When I was a young child, my parents used to order me what I called “animal cards” – they were basically double-sided flash cards with a picture of the animal on the front, along with the name, a map pinpointing where the animal could be found, and the back went into detail about that animal’s traits, diet, habitat, etc. They came in a container that reminded me of a tackle box, and I must have had hundreds of them. I was OBSESSED with my animal cards, especially with the exotic animals, which were typically found in exotic locations, which then piqued my interest in these far-away places. From the time I was five years old, all I wanted to do was go to Madagascar because it’s the only place in the world where I could see an aye-aye in its natural habitat. This love of my animal cards led to my next childhood love story–me and my atlases. To this day, I haven’t met an atlas I didn’t fawn over. I collected them, scrutinized them, planned everywhere in the whole wide world that I would go when I was older – traveling became my fantasy as early as age seven. India, Borneo, Mozambique, Ethiopia, the Pitcairn Islands…the more exotic-seeming, the better! We couldn’t travel when I was growing up because my family couldn’t afford it. I decided that whatever I did when I grew up, it would have to be something where I would make enough money to be able to afford to travel the world. That was the plan.
And in part, I succeeded, but all the while was circling the drain. I went to a prestigious Division I university on a full athletic scholarship, which is where my drinking began to noticeably take its grip on me, but I was still able to function well enough to graduate college with a great GPA and was accepted into a top-tier law school. Looking back, this all amazes me, and I don’t know how I managed to succeed during those years – because I was playing a dangerous game with alcohol the whole time. For most of my life past age 17, I was hanging on by a mere thread, unbeknownst to everyone (even myself for a long time). I became an attorney and continued my destructive path, leading a double life, and I became more and more deeply unsatisfied with my path. Year after year, month after month, my alcoholism began to tighten its grip and eventually started to strangle me. My dreams of chasing aye-ayes in Madagascar and traveling the world started to fade and eventually became a distant memory, something that would never be. Almost another life unrecognizable and unconnected to what my own had turned into. The bright-eyed, passionate, nothing’s-gonna-stop-her-from-getting-to-Madagascar girl was gone, or buried under so much guilt and regret and rage and tears and booze that it didn’t seem like I could ever find her again. At the end, I only drank alone, and when I drank, I went on Facebook and scrolled through the feeds of my well-traveled friends and would ugly-cry about how I would never get to follow my dream of traveling the world. I couldn’t, I was too chained to my cups at that point – a jail cell that I couldn’t, and at times didn’t want to, escape.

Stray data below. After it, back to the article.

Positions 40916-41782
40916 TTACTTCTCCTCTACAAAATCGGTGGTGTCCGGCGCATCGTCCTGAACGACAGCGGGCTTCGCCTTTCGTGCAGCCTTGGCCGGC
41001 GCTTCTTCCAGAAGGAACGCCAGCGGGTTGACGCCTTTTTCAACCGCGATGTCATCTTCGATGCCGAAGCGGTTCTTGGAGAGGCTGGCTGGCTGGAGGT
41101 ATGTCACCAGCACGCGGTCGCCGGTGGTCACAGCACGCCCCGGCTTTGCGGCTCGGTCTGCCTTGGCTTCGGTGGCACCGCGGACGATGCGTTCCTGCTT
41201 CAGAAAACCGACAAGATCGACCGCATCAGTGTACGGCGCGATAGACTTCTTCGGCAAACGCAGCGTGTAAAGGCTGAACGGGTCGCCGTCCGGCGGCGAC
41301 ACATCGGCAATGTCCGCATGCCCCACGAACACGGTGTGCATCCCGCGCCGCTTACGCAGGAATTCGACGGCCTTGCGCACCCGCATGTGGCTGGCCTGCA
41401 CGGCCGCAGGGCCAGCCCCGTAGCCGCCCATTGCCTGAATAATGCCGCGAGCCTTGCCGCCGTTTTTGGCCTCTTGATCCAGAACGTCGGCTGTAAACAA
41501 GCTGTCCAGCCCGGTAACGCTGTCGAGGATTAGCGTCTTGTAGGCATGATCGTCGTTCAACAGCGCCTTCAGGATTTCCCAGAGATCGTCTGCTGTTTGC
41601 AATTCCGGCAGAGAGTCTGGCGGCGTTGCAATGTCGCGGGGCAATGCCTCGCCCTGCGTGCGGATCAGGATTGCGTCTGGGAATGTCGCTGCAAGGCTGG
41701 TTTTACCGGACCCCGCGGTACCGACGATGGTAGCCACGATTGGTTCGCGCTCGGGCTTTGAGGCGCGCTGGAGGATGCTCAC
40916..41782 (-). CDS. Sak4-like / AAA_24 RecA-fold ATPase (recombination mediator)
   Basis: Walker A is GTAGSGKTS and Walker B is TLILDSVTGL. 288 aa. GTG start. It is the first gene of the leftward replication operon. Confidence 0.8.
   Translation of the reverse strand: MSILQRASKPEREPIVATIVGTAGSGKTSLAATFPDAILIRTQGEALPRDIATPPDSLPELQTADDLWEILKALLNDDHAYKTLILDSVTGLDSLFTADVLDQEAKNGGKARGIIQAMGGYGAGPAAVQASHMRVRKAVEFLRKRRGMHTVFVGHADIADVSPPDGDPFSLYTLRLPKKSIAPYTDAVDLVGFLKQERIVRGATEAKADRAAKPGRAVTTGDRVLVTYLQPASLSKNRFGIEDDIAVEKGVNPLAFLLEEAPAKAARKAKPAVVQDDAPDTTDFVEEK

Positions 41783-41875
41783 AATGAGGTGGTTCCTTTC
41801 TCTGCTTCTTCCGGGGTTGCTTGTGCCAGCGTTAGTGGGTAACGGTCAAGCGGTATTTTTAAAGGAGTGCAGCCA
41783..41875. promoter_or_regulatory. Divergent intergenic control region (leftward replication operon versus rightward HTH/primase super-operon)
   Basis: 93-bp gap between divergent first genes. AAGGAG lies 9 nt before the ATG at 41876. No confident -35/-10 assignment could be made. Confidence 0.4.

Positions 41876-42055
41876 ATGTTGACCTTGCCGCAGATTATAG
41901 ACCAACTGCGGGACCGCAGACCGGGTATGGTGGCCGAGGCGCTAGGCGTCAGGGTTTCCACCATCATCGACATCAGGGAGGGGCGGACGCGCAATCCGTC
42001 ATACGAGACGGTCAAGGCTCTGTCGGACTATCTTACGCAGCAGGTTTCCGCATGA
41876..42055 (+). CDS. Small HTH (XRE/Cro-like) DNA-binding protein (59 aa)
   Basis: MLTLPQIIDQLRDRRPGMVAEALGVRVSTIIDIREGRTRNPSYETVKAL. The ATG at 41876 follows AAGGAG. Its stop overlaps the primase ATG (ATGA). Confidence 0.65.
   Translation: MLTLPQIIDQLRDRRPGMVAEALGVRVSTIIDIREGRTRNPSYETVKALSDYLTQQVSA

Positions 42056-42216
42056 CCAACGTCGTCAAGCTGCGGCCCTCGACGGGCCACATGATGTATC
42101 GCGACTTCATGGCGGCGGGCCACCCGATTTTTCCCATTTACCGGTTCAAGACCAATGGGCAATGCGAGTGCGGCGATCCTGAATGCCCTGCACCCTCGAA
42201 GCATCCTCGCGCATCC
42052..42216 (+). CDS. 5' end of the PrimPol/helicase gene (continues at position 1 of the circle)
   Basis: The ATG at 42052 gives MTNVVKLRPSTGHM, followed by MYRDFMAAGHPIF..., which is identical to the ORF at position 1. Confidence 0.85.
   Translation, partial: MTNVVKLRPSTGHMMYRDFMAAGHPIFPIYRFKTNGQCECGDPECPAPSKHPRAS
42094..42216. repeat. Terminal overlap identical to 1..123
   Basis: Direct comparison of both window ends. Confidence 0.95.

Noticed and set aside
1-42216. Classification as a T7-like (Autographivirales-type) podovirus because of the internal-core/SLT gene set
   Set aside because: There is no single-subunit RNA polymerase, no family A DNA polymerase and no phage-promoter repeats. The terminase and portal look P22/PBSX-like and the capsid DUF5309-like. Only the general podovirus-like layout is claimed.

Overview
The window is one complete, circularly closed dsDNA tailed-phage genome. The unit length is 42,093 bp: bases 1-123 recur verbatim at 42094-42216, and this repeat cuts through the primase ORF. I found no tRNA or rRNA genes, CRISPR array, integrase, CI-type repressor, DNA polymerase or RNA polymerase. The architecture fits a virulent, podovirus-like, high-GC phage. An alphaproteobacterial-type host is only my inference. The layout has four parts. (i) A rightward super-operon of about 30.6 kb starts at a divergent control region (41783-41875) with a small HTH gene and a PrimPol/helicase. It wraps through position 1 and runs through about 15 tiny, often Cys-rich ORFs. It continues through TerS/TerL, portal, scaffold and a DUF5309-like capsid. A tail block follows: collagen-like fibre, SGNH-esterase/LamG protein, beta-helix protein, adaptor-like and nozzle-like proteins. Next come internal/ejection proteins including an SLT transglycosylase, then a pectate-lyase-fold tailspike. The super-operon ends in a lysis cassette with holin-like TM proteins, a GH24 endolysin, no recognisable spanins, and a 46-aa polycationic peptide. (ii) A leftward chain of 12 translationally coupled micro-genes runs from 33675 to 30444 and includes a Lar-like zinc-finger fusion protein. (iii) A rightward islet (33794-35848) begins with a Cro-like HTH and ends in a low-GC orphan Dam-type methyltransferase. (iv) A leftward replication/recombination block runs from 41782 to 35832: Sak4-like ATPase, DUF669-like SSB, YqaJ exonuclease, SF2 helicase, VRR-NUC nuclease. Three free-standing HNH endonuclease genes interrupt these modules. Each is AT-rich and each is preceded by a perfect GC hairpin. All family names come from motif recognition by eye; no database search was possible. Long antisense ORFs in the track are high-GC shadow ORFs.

Except, as I said before, I got damn lucky. I was gifted a second chance at life, my recovery. And with this second chance, over time, I have been able to dig that bright-eyed, passionate, nothings’-gonna-stop-her girl out from underneath the ashes of my alcoholism and breathe the life back into her. That girl is me. Alison from ashes. And I am now living my passion of traveling around the world, one trip at a time, while I continue to rebuild and nourish my every-growing life. In the past 4 and a half years, I have been to Puerto Rico (twice), Canada, Italy, Thailand, Cambodia, Australia, and India – and have Morocco booked for March 2018. And for my birthday in Autumn 2018, I am aiming to go to…Madagascar, FINALLY!
And that’s what I want to share. A message of hope, a message of recovery, and moreover, a message of finding that passion which drives us. That thing that lights us up from the inside out, that puts an accidental smile on our face by even thinking about it. And then taking action to live out that passion – do not let it die on the vine, it is too precious! My passion is going way off the beaten path and meeting the people of the word, sharing food and tea and laughter, learning about their history, their families, and their culture. I love traveling solo. It is absolutely my favorite thing to do. Through my adventures, I have learned that there are no strangers in this world, only friends.
I would love to be a full-time traveler at some point in the future, but that is not the plan for me right now. I have a very demanding and fast-paced career, which I am really enjoying, and it affords me the opportunity to take a couple big trips per year. I will share my travel vignettes (past and as they occur), as well as sharing the very long version of my alcoholism (at some point), what happened (my stories), how I found and keep my recovery (life), and what moves me (passion). My hope in writing this is that by sharing my story of almost complete self-destruction-turned-living the life I believe I was meant to live, I can instill hope in others where there may be none. I had lost myself beyond all recognition, and I was on the fast track to dying way too young. But through recovery, I was able to find myself again. I didn’t think it was possible. I believe that I was born to wander, to travel the world and never stop exploring - it is the love of my life. I’m thrilled (and terrified) to be sharing this with you, and if it helps just one soul, it will be worth it.
P.S. – My favorite color is purple!